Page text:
In recognition of Butler A. Jones’ tenure at Ohio Wesleyan University, his contributions to the field of sociology and race relations, his involvement in the civil rights movement, and his commitment to the development of other scholars and professionals, the Department of Sociology/Anthropology established the Butler A. Jones Lectureship on Race and Society in September 1995 and unveiled a Butler A. Jones bust in Elliott Hall in April 1999.
Butler Jones Biography
Butler A. Jones graduated from Morehouse College in 1937, earned a master’s degree at Atlanta University and a Ph.D. from New York University. Before coming to Ohio Wesleyan University, Jones taught four years at an Atlanta high school and nine years at Taladega College in Alabama. Jones taught at Ohio Wesleyan University from 1952-1969 and headed the sociology department for eight of those years. He was named chairman of Cleveland State’s sociology department in 1969 and retired as professor emeritus in 1982. He also served visiting professorships at NYU, Oberlin, and other colleges, and was a member of 28 professional associations.
Jones assumed leadership roles in many of those associations. He founded and served as president of the American Association of Black Sociologists and was chapter president of the American Association of University Professors in three different institutions, including Ohio Wesleyan. Jones also served as chairperson on numerous organizations including the American Sociological Association, North Central Sociological Association, Society for the Study of Social Problems, the Cleveland Music School Settlement, Cleveland Community Action Against Addiction, the Delaware Civil Rights Committee, and the Cleveland Federation for Community Planning.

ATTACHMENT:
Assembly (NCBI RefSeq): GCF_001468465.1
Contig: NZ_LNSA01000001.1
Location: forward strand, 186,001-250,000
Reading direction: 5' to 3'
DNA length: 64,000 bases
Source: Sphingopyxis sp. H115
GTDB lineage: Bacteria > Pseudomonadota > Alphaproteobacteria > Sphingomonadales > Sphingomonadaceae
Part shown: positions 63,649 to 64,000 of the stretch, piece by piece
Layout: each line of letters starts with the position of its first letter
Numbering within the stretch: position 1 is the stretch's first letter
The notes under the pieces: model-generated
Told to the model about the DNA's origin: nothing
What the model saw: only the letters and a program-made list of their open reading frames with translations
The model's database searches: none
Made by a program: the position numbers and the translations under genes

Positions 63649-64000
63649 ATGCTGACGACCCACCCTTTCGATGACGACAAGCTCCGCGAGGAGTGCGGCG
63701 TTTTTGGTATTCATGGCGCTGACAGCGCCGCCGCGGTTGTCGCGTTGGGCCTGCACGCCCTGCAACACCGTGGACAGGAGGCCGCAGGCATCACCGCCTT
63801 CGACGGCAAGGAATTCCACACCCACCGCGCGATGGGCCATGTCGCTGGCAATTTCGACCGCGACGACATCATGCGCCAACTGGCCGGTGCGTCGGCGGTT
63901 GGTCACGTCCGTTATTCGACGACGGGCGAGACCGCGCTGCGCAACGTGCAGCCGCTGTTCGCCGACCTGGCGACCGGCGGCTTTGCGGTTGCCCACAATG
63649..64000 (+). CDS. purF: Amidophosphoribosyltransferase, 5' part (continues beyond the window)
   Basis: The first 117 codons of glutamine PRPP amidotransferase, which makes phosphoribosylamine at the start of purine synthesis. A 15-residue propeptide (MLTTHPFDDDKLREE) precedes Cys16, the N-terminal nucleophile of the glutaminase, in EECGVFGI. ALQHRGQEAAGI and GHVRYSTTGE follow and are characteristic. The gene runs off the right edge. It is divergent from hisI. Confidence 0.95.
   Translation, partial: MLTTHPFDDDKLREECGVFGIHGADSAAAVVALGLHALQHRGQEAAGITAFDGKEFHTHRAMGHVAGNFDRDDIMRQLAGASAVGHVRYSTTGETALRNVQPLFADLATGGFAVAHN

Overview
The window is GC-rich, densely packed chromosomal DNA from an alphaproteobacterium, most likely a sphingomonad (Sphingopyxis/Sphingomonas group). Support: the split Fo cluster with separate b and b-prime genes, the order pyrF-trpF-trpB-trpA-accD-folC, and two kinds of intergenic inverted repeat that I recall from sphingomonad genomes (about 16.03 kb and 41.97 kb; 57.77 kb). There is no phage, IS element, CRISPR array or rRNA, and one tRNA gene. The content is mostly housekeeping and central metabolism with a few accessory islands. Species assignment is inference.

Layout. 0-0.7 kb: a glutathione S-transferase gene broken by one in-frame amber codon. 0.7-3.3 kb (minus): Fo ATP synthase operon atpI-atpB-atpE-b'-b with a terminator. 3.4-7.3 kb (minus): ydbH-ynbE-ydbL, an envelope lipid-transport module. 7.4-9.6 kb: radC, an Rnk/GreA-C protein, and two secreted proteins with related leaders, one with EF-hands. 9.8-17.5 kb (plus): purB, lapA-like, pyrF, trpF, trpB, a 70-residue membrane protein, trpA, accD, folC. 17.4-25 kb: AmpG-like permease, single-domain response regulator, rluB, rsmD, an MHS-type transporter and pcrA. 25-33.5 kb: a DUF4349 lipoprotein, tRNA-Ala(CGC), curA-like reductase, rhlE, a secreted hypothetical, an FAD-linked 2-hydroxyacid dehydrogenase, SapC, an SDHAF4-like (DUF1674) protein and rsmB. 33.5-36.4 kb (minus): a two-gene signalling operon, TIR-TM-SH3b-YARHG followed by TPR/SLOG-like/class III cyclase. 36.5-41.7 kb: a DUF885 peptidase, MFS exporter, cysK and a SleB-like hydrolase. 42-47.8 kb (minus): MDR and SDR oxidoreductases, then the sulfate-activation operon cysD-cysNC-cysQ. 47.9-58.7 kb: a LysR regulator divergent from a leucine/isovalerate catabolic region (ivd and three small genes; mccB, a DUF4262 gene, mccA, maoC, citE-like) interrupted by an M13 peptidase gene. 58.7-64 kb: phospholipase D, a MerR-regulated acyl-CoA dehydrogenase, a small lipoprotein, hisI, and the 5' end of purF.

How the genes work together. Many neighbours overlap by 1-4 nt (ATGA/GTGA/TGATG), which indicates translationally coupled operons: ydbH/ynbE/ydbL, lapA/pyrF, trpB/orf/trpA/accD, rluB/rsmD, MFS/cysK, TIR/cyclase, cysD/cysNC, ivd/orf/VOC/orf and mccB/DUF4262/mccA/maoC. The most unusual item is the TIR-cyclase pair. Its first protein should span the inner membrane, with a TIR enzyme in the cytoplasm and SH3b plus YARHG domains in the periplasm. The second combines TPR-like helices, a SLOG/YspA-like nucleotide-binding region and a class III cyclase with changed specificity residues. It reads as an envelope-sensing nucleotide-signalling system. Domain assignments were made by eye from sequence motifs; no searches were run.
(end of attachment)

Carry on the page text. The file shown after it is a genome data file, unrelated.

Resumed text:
In contributing to the quest for equality among races, Jones submitted ten briefs to the U.S. Supreme Court in cases involving equal treatment of all citizens and completed background research for the 1940 Carnegie-Myrdal Study of African Americans.
Finally, Jones received numerous honors and awards, including the 1985 Lee-Founders Award, the North Central Sociological Association's Professional Service Award, the Cleveland Federation for Community Planning Distinguished Service Award and the Cleveland State University Distinguished Faculty Award for Community Service.
This Year’s Lecture
We Are All Emigrants
Guest Speaker: Minnesota State Representative Ilhan Omar, first Somali-American, Muslim woman in the U.S. to be Elected to a State Legislature.
Tuesday, March 21, 2017
|February 2016||"From Civil Rights to Black Lives Matter:
Gender, Sexuality and Black Social Movements"
|Patricia Hill Collins, Ph.D.
Professor of Sociology, University of Maryland
|April 2015||“High Price: Promoting Social Justice Through a Neuropsychopharmacology Lens”||Carl Hart, Ph.D.
Associate Professor of Psychology
|Fall 2013||“Climate and Environmental Justice”||Michael Dorsey
Visiting Fellow, Professor of Environmental Studies
College of the Environment, Wesleyan University